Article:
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Access to Work inquiry receives almost 300 responses – and mainly from deaf people and organisations
The Work and Pensions Committee has received almost 300 written submissions to its inquiry into Access to Work.
According to the Committee, a large majority of those submissions came from deaf people and the organisations that work with and for them.
And that’s before the extended deadlines for submissions in British Sign Language (BSL) and from people with learning disabilities or limited English literacy have been reached.
That number is much higher than usual. In 2013, Third Sector reported a ‘record high’ of 186 submissions to a Public Administration Committee inquiry.
Jim Edwards, chair of the UK Council on Deafness, said: “The number of submissions that talk about the impact of Access to Work on deaf people reflects the fact there are clear issues with the scheme.
“People are saying the same things: customer service is poor, consistency is lacking and policies are damaging to job prospects. But above all there’s a strong message that Access to Work simply doesn’t understand deaf people and the support they need in work.
“The number of responses and their consistency is also testament to the fact deaf people and organisations have come together on this. We look forward to working with the Committee and the DWP to make sure it’s sorted out to everyone’s benefit.”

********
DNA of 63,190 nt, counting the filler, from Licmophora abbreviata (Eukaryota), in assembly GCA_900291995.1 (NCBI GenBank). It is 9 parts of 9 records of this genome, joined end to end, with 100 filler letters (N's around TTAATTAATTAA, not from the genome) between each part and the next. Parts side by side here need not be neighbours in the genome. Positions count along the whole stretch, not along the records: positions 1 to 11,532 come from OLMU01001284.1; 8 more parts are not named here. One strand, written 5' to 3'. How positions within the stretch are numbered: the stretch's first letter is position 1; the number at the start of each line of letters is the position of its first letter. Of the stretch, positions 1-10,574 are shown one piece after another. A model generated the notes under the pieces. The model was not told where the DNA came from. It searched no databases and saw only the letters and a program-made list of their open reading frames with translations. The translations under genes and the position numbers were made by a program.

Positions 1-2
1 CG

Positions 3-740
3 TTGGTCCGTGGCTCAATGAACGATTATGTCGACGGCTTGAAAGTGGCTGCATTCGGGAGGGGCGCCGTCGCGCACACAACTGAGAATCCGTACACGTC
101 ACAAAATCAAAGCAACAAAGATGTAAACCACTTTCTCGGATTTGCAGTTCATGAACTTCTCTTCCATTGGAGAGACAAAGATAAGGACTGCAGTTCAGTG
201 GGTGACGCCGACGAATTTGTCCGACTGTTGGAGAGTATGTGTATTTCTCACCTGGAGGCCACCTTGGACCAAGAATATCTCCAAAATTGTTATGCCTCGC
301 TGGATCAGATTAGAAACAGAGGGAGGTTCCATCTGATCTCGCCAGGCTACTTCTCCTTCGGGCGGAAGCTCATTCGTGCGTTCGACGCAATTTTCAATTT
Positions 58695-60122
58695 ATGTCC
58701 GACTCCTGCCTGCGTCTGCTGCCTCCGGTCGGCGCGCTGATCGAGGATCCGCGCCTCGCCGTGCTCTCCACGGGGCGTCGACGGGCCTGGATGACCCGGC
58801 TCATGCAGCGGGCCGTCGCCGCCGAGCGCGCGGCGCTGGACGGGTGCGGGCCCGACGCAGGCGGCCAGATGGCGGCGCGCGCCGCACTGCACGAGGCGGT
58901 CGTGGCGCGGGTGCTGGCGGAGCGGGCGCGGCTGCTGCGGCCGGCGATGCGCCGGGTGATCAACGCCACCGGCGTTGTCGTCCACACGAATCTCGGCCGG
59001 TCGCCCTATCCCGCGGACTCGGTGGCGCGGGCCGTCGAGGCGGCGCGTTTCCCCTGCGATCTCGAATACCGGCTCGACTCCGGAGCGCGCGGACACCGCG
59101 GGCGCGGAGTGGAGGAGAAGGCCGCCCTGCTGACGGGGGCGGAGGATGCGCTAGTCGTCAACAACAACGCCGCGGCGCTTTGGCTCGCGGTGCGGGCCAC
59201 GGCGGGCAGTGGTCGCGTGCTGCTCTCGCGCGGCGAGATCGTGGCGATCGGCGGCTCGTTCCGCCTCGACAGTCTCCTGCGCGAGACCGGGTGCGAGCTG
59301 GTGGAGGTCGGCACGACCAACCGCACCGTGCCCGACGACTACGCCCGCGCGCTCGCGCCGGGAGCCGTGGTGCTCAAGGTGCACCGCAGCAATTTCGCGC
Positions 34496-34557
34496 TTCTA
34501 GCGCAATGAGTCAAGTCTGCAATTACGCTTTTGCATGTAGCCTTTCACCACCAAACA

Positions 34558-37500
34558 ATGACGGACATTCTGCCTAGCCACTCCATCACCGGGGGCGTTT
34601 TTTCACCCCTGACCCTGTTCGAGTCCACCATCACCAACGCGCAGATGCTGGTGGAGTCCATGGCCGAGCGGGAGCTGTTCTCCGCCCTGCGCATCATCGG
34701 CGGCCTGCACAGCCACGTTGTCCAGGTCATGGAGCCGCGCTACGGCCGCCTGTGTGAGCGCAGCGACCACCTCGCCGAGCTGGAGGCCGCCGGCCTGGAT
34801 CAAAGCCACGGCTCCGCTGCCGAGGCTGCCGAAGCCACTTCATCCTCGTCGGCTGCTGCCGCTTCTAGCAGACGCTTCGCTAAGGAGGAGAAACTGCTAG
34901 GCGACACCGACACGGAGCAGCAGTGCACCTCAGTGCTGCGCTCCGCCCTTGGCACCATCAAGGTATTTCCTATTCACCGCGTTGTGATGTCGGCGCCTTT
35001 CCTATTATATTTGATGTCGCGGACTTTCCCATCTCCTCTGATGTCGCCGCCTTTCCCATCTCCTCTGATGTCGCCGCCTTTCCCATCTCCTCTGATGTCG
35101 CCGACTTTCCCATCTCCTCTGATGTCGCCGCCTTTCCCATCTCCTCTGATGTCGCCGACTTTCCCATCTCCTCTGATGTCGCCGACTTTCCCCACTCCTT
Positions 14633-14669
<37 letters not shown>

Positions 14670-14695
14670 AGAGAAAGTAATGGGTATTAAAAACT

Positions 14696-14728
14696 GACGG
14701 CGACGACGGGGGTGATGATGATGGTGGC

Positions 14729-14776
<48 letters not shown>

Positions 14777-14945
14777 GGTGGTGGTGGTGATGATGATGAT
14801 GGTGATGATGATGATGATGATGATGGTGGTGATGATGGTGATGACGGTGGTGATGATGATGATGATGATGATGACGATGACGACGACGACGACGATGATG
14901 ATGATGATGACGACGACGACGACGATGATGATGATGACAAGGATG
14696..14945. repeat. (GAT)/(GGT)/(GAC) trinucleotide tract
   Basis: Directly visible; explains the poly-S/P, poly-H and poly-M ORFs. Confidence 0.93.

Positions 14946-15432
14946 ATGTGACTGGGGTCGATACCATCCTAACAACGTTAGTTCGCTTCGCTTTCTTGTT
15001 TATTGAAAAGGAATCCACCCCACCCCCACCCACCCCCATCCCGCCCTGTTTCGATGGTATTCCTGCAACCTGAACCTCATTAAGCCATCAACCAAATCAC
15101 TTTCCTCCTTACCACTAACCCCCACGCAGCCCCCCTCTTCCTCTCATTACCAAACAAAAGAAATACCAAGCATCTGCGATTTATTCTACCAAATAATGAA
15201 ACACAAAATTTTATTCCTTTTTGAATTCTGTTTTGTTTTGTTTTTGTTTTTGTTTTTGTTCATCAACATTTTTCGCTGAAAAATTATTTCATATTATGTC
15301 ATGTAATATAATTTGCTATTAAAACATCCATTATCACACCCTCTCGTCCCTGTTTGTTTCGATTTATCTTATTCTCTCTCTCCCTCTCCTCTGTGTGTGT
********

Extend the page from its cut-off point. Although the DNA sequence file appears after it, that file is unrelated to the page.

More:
Problems with Access to Work, which provides funding for practical support to help disabled people find or stay in work, surfaced towards the end of 2013. Since then, the UK Council on Deafness has been talking to the Minister for Disabled People, Mike Penning MP, and Department for Work and Pensions officials.
As a result, on 14 May the Minister announced a review of the scheme to run alongside the Work and Pensions Committee inquiry. A consultation is expected to begin at the end of July.
The UK Council on Deafness submission to the inquiry is available online in English and British Sign Language.